The World Is My Country
London book listings view all
SINCE last year we have been in the midst of the centenary commemorations of the First World War.
Emily Johns, co-editor of the monthly newspaper Peace News, believes the often nationalistic tone of the public discourse has been a continuation of pro-military campaigns like Armed Forces Day and Help For Heroes.
These have been “created as a response to people’s dissatisfaction with war and various governments’ commitment to going to war,” the 51-year-old peace activist argues as she speaks to me in Peace News’s Caledonian Road office.
“I think the government has been putting a lot of effort into trying to counter that shift,” she says about the public opposition to the wars in Iraq and Afghanistan. “And where you put that concentration is cultural.”
Realising the commemorations would focus on the idea of military sacrifice, Emily teamed up with her Peace News colleague Gabriel Carlyle to create The World Is My Country, a 100-page alternative history of the First World War that celebrates the people and movements opposed to the conflict.
With Carlyle’s lively prose interspersed with 10 posters painted by Emily, the booklet is populated by many fascinating characters and stories – from philosopher Bertrand Russell being banned from a third of Britain, to the setting up of The Women’s Peace Crusade, a countrywide socialist movement pressing for peace negotiations.
Emily’s favourite tale of resistance is of Tribunal, the newspaper of the No-Conscription Fellowship, that organisation which supported conscientious objectors. With the male members of the group in prison, the paper was run by women who had gained organisational experience as Suffragettes before the war. Under police surveillance, proof copies were secretly delivered by an old woman with a pram.
“Whenever their printer ran out of type for producing their paper they would go round to the Daily Mail’s printers and borrow type from them”, Johns laughs. “The Daily Mail didn’t realise it!”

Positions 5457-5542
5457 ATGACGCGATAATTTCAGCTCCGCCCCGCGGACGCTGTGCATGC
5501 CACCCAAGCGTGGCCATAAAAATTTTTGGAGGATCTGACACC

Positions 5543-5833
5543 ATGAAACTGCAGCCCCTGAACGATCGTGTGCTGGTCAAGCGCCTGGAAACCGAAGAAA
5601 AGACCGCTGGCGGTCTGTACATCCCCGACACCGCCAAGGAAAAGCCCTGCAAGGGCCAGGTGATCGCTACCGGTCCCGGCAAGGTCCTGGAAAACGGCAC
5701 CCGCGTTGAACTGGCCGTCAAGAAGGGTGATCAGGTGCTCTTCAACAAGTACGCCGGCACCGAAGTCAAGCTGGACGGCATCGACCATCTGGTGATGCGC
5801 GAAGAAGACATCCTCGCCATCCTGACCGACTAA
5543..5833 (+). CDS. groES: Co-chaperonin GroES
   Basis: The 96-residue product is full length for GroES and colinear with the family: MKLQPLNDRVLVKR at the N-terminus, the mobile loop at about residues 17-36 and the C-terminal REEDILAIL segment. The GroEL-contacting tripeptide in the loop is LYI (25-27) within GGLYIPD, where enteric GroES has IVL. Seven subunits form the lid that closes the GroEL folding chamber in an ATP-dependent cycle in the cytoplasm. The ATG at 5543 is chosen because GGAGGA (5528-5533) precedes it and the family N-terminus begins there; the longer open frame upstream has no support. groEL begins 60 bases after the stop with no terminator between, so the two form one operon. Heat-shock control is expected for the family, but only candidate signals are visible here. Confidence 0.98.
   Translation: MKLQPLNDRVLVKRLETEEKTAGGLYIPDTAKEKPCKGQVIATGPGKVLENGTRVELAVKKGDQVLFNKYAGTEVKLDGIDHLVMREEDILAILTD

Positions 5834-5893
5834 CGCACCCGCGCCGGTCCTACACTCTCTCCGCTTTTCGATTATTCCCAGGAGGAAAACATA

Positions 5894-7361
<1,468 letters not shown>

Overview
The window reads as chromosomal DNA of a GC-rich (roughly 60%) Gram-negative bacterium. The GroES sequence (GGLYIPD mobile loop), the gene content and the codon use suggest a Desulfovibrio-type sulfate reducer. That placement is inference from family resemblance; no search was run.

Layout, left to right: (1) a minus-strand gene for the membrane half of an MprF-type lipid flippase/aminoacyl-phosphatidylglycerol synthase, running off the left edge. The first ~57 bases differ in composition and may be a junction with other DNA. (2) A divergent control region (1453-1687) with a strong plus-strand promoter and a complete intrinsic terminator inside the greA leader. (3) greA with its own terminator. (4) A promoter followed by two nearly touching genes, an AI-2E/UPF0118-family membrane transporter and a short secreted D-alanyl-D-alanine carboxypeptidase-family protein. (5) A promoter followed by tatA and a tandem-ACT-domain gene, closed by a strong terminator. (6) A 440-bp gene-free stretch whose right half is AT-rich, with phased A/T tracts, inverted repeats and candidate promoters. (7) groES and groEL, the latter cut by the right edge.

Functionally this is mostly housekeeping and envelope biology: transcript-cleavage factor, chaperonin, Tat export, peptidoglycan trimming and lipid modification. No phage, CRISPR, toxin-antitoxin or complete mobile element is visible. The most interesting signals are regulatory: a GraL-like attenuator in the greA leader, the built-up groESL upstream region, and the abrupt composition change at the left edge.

Taking a view I haven’t seen in any of the media coverage of the 1914-18 conflict, the booklet begins by noting “The very term ‘The First World War’ is highly ideological.” Emily explains: “It’s a way of eradicating the past several hundred years of a continuous world war which was being waged by the colonising of European nations against the rest of the world. At the end of the 19th century European countries are having these brutal wars of suppression and colonisation against people of the Global South.”
What does she hope readers will take from the book? “Recognising that anti-war movements have been very, very strong for the past 100 years and that political action against militarism was deeply embedded in Britain and Europe and other parts of the world when the First World War started,” she replies. “It was a very serious objection to how the elites were governing and creating the world.”
Making links between the past and present, she also hopes the book will encourage people to expand their understanding of “honourable sacrifice” beyond the idea it “is solely about a military sacrifice”.
“A lot of conscientious objectors died in prison in Britain because they refused to go and fight people,” she says. “That level of commitment and sacrifice is something to measure up to in a time now when we are engaged or about to engage in wars around the world.”
• The World Is My Country is published by Peace News Press, £5.
To purchase the book or to invite Emily or Gabriel to speak visit theworldismycountry.info/